Languages are complicated: enough so that they cannot serve as useful illustrations here. Writing systems, however, can.

The concept of writing has only been independently invented three times: once by the Sumerians, creators of the first city; once by the Chinese; and once by the Mayans. Every writing system existing today can claim cladistic descent from one of these threeeven those that did not evolve organically from an older script, but were invented consciously, of which many examples exist. Perhaps it is a change to the concept of cladistics to include these; but if so, it is a change that proves useful in the philosophical realm, where so many have claimed originality despite influence, acknowledged or avoided, conscious or otherwise. Or perhaps it is not: the Tangut script, designed by a figure given the badass name of the Teacher, Iri by the Tangut (and known in Mandarin as Yělì Rènyóng), is one such invention, and its appearance betrays the influence of the Chinese logography. (As does its structure, but only to a limited extent: though The World’s Writing Systems points out that “all the main structures of the Chinese script” may be found in it, nobody knows quite what Iri was thinking.)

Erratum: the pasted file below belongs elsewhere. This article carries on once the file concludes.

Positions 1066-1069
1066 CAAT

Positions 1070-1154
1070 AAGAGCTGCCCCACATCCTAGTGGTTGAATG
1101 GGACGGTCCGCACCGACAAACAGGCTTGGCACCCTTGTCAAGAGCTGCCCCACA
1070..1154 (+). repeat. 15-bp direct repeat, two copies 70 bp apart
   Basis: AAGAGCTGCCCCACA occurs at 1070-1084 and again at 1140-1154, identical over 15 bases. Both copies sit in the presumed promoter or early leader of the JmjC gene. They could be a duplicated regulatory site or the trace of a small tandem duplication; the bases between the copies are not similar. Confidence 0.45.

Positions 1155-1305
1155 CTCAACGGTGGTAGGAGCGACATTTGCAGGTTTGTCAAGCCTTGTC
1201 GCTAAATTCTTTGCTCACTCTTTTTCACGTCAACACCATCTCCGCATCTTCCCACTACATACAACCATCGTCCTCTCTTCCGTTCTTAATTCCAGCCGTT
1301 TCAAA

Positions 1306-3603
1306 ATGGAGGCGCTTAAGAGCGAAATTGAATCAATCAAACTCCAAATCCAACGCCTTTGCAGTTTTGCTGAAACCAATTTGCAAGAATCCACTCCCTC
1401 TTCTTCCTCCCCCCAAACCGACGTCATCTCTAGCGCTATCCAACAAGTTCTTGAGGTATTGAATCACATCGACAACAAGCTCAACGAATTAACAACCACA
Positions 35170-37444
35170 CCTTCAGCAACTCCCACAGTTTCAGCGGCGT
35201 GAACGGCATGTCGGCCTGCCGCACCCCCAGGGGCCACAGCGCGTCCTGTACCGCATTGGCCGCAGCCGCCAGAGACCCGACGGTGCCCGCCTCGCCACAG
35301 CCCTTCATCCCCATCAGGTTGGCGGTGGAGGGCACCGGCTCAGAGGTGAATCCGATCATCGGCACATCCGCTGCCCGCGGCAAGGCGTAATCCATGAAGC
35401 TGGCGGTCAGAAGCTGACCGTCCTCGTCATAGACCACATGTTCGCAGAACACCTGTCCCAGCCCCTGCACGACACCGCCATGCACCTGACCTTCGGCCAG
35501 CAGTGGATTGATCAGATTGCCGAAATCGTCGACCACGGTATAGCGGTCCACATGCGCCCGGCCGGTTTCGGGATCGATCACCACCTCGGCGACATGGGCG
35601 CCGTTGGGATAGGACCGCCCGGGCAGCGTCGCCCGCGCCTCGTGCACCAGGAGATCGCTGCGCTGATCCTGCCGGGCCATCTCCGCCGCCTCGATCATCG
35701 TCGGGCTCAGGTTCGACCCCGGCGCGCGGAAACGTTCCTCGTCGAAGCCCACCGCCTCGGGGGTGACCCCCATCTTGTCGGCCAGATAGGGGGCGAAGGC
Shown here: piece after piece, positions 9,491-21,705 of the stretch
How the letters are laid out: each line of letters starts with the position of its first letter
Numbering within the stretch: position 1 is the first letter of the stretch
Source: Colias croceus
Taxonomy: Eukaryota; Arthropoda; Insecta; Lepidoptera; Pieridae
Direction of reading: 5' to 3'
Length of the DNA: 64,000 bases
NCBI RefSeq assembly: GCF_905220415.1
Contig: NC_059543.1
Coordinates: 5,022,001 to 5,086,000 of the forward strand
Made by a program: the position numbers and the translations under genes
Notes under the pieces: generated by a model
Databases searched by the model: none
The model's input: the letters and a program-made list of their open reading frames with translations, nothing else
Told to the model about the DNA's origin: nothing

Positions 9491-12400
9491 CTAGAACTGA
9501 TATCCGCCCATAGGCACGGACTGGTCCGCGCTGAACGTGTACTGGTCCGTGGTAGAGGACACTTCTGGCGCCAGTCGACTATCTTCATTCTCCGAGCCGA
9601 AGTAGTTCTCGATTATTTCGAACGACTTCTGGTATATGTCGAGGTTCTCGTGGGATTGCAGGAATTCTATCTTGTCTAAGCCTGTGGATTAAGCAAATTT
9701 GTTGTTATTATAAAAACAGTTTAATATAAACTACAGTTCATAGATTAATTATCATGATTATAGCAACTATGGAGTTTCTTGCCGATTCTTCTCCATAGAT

Even those scripts which were designed by illiterates familiar with only the concept of writing show signs of outside influence. Pahawh Hmong, which its otherwise illiterate creator, Shong Lue Yang, claimed he received in a series of divine revelations near the city of Nong Het in Laos, is similar in appearance to the Lao script; and the Cherokee syllabary, invented by Sequoyah in nineteenth-century America, contains a near-complete copy of the Latin alphabet, though with radically different sound values: Ꮓ, for example, represents the syllable no.

Next time: alphabets.